(c)(1)(A) Except to the extent that a greater minimum sentence is otherwise provided by this subsection or by any other provision of law, any person who, during and in relation to any crime of violence or drug trafficking crime . . . uses or carries a firearm, or who, in furtherance of any such crime, possesses a firearm, shall, in addition to the punishment provided for such crime of violence or drug trafficking crime-- . . . (ii) if the firearm is brandished, be sentenced to a term of imprisonment of not less than 7 years . . .

18 U.S.C. § 924(c)(1)(A).

Additionally, section 924(c)(C)(i) provides that in the case of a second or subsequent conviction under this subsection, the person "shall be sentenced to a term of imprisonment of not less than 25 years." 18 U.S.C. § 924(c)(C)(i).

The United States Court of Appeals for the Third Circuit consolidated the Askews' separate appeals, and affirmed the convictions and judgments of sentence in an opinion and order entered on October 26, 2006. (Doc. No. 218). As to the several issues raised by Anthony, the Court of Appeals rejected his arguments that: (i) the district court erred in not suppressing the evidence seized from his apartment (linking him to the July 8, 2003 bank robbery) during the execution of the search warrant because the supporting affidavit did not establish probable cause for the search; (ii) the district court erred in allowing the government to introduce trial testimony of a positive voice identification by Mr. Wayne Fischer, who had been present during the July 8, 2003 robbery at the S&T Bank in Murrysville; (iii) the evidence was insufficient to sustain the convictions; and (iv) the joinder of Anthony's with Maurice's charges for trial was improper and the district court therefore erred in refusing to sever their trials pursuant to Fed.R.Crim.P. 8(b).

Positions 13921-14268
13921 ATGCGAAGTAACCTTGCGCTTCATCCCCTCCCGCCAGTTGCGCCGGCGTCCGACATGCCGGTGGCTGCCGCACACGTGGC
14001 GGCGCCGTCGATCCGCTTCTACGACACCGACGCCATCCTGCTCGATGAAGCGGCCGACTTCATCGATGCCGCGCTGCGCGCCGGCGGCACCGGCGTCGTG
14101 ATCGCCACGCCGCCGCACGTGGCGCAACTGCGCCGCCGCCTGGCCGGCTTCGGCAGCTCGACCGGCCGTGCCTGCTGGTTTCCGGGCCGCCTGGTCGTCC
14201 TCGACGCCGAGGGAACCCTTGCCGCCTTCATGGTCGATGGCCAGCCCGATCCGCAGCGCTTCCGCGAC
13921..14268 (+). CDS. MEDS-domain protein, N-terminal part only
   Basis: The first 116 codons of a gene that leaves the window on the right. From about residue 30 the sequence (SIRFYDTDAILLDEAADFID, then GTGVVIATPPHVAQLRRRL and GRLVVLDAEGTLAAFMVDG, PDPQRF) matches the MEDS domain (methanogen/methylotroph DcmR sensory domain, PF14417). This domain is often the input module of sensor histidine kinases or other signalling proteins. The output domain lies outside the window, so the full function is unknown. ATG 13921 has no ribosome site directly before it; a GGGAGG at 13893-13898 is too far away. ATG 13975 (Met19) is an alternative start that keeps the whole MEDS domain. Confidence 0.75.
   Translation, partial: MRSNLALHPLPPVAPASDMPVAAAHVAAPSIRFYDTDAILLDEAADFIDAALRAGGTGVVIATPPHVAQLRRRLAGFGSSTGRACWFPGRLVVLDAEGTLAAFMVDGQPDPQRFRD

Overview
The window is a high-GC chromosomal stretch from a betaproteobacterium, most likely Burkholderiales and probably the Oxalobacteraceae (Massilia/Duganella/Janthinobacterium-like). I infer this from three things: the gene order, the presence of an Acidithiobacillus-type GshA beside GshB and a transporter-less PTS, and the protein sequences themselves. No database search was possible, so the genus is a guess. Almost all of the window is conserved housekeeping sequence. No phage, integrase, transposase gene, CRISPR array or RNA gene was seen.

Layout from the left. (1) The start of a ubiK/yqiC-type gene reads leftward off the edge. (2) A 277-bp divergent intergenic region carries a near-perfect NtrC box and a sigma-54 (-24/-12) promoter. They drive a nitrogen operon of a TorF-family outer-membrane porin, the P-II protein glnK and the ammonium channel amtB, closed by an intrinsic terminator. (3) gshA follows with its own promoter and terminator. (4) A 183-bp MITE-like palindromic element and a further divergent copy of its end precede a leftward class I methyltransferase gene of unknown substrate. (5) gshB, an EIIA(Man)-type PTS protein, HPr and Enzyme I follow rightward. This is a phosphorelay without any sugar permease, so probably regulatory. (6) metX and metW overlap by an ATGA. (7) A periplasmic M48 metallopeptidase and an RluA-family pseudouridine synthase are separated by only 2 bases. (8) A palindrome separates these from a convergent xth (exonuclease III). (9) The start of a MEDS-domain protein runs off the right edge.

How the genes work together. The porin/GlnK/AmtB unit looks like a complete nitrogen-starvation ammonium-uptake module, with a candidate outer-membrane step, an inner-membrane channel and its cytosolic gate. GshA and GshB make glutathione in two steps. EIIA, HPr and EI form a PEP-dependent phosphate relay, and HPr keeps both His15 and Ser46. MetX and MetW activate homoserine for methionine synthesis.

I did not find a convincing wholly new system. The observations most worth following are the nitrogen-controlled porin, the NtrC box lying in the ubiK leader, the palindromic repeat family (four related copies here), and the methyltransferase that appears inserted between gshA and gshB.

As to the sufficiency of the evidence, the Court of Appeals for the Third Circuit outlined the evidence against the brothers:

The only issue at trial was the identity of the people who committed the charged crimes. All other elements in connection with the charged crime were stipulated prior to the close of the trial. Anthony Williams tied Anthony Askew to each of the bank robberies the latter was charged with. Williams testified that, as to each of those robberies, Anthony Askew had stolen a car the night before the robbery, and the next day Williams and Anthony Askew drove to the respective bank in the stolen car. Once at the bank, they entered carrying firearms, and Williams jumped over the teller counter to get the money from tellers while Anthony Askew controlled the lobby area at gunpoint. According to Williams, they fled in the stolen car, which they then abandoned.

That testimony would, by itself, be sufficient to convict Anthony Askew of each of the robberies he was charged with committing with Williams, but there is more. Nicole Harris testified that she was the getaway driver in two of the four robberies, and that both Williams and Anthony Askew participated in the armed robbery of USAir Federal Credit Union and ...